The study involved 3273 randomly selected subjects aged 30-40 years. Of those selected, 1676 (group A) received an oral examination. Group B, consisting of the remaining 1597 did not receive an examination. 26 subjects in group A and 15 subjects in group B had breast cancer. The incidence of breast cancer was 1.75% in subjects who had periodontal disease and/or any missing molars, and 0 in subjects who had periodontal disease but had no missing molars. For periodontally healthy subjects with no missing teeth the breast cancer incidence was 1%. For group B the respective incidence was 0.94%. Female gender (odds ratio (OR) 13.08) and missing any molar in the mandible (OR 2.36) were explanatory variables for breast cancer. Of the subjects with periodontal disease and any missing molars in the mandible 5.5% had breast cancer in comparison to 0.5% of the subjects who had periodontal disease but no missing molars in the mandible (P < 0.02).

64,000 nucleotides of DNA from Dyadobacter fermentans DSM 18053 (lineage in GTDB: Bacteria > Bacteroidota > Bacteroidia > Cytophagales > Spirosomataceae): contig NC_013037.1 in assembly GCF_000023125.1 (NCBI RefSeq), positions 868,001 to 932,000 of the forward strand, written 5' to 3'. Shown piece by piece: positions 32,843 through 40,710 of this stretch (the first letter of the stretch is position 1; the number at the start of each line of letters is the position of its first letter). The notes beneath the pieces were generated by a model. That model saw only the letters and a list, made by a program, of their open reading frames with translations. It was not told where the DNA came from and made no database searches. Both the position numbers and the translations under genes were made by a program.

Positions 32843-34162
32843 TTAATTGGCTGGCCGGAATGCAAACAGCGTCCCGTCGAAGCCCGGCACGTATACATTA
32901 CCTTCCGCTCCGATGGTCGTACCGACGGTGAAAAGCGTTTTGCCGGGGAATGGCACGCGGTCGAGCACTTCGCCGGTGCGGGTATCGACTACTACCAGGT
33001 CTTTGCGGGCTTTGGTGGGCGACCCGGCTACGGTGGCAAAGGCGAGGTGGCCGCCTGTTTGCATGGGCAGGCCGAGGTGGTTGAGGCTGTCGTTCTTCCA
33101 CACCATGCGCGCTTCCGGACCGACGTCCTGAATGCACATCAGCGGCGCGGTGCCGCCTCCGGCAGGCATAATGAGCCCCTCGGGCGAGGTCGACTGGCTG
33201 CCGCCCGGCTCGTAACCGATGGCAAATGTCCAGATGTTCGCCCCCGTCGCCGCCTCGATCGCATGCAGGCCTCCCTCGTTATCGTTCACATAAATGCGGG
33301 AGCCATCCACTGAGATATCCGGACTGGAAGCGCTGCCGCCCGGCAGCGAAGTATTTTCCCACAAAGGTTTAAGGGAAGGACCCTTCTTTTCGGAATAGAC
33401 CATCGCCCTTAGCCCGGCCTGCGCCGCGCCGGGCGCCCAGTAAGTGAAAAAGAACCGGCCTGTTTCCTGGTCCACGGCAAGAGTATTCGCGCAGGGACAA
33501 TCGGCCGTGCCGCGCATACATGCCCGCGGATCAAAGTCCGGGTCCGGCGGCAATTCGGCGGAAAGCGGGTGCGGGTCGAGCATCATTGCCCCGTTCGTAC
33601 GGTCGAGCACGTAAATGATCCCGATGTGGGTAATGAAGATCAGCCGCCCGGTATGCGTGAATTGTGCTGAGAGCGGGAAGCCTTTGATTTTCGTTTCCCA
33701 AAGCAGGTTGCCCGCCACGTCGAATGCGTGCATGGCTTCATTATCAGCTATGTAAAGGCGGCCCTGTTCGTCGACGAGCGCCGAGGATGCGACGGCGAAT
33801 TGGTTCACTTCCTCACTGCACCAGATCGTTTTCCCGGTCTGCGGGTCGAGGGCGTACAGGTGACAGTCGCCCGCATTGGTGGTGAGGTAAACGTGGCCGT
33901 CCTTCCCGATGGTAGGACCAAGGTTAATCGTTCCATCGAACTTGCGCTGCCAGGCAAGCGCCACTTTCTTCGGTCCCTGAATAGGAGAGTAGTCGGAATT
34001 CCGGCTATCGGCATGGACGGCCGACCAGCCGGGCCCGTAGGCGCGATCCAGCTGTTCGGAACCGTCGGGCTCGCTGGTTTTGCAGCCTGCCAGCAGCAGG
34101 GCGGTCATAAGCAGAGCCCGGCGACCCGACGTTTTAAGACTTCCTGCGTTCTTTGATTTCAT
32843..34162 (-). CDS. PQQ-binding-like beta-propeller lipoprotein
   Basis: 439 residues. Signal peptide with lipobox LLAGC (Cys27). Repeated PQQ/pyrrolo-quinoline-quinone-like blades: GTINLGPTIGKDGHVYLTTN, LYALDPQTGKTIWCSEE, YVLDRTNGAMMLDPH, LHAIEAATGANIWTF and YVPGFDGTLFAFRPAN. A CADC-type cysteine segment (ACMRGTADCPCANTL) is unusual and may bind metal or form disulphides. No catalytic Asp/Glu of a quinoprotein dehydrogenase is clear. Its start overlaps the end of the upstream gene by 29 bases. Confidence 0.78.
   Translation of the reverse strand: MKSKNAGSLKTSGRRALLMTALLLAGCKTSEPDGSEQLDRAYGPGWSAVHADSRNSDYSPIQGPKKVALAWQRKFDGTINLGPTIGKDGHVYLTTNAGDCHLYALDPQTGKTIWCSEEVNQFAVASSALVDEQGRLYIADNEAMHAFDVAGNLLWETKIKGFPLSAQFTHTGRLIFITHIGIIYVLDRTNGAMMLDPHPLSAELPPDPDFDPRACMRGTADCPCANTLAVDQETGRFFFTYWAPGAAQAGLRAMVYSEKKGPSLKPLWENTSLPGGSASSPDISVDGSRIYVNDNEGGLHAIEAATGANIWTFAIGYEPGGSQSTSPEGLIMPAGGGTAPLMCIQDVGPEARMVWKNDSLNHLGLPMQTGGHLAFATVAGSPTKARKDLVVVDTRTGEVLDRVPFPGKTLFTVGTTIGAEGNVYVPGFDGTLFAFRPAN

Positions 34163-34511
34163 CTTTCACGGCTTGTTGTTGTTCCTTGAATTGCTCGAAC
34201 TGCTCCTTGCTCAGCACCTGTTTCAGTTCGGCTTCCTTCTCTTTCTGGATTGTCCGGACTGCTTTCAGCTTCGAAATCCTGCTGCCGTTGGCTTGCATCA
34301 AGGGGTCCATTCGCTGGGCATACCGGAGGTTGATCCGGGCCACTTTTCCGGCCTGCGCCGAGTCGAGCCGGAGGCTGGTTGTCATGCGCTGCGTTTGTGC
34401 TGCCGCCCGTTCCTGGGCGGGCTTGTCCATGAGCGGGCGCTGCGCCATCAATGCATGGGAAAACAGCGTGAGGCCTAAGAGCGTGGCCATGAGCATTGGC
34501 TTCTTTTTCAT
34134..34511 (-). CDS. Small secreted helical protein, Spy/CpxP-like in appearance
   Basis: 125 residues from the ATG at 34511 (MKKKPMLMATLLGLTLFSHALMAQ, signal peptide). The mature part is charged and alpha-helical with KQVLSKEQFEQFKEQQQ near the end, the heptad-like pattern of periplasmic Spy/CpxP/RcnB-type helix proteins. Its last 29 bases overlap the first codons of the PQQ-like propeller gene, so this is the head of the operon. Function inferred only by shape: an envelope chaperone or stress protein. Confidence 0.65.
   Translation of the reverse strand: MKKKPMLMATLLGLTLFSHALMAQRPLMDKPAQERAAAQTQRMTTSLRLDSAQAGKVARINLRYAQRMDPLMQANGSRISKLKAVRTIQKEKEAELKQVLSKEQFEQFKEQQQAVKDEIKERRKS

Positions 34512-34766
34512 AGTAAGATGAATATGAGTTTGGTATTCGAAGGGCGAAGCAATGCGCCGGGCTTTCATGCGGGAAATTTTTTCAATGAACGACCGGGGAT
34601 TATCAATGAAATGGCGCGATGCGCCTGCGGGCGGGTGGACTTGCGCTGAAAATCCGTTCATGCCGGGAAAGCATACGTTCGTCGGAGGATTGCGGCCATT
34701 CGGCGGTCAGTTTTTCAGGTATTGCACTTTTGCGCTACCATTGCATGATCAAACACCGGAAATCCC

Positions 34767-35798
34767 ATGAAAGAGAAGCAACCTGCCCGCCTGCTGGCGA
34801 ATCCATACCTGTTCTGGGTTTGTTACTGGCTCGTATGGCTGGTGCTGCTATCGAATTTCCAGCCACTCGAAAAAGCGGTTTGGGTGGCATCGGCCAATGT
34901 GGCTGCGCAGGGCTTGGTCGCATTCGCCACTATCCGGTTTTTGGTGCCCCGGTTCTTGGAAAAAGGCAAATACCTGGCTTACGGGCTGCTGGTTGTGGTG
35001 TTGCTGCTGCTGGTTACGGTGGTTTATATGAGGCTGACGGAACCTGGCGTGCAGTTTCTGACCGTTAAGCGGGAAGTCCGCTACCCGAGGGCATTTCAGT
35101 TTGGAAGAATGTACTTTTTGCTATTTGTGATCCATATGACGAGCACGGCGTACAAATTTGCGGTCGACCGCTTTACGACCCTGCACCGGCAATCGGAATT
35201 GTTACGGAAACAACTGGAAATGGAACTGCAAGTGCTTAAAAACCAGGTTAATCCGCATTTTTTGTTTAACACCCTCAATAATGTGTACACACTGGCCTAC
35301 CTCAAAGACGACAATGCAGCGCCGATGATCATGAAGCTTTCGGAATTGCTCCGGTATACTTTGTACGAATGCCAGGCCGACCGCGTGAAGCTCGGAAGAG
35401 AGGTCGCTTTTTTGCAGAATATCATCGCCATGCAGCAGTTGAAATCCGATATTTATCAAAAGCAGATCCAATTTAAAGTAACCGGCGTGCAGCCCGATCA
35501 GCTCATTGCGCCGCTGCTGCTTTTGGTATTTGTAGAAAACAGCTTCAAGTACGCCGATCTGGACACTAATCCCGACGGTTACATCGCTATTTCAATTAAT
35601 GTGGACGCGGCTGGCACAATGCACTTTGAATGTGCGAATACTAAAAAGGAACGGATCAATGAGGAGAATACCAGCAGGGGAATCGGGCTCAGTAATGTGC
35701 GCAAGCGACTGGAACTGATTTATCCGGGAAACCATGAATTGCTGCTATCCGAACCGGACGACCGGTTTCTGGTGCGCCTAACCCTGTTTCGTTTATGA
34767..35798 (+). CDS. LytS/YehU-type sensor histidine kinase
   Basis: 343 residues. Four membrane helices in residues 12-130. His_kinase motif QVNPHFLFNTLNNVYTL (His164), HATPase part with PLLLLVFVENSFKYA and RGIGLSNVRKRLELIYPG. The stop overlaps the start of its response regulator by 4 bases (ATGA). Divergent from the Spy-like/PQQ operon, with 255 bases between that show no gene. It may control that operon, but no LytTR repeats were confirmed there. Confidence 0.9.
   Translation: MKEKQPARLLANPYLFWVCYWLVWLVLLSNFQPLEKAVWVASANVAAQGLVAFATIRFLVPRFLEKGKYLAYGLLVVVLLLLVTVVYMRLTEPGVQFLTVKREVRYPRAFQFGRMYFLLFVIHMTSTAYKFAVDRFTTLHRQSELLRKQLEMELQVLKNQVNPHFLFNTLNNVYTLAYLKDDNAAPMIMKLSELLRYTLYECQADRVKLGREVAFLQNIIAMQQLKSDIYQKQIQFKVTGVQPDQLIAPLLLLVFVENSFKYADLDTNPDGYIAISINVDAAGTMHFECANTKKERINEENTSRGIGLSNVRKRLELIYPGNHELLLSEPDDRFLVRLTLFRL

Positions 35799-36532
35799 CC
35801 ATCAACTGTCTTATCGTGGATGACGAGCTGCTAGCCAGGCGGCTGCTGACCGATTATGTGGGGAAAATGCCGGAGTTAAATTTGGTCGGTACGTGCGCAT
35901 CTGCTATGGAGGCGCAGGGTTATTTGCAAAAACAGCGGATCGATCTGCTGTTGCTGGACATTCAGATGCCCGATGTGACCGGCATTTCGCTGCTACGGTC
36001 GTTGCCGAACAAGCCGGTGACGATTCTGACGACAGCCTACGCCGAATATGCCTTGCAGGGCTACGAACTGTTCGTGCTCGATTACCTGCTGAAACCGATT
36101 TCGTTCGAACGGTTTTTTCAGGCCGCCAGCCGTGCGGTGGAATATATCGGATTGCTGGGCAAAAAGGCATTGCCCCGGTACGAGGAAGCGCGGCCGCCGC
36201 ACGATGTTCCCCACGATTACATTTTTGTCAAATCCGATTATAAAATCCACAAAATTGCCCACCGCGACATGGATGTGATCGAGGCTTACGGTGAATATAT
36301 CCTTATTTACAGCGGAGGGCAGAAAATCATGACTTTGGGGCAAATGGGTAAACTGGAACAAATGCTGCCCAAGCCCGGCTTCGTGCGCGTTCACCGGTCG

Periodontal disease begins innocently enough as gingivitis, but unfortunately, the disease progresses very quickly if it’s not treated properly, and promptly. Once periodontal disease becomes irreversible, your risk for losing teeth increases substantially. Taking the above information into consideration, missing teeth, especially molars, appears to be the somewhat strange connection between periodontal disease and breast cancer.

I really strongly advise everyone to take any signs of “pink in the sink” very seriously. The first sign of gum disease is red, bleeding gums. Believe it or not, bleeding gums is not a normal occurrence when you are brushing your teeth. If you are consistently finding your gums bleed while you are brushing your teeth, speak with your dentist about how to halt the progression of gum disease; before it’s too late.

 

From The Science of Dentistry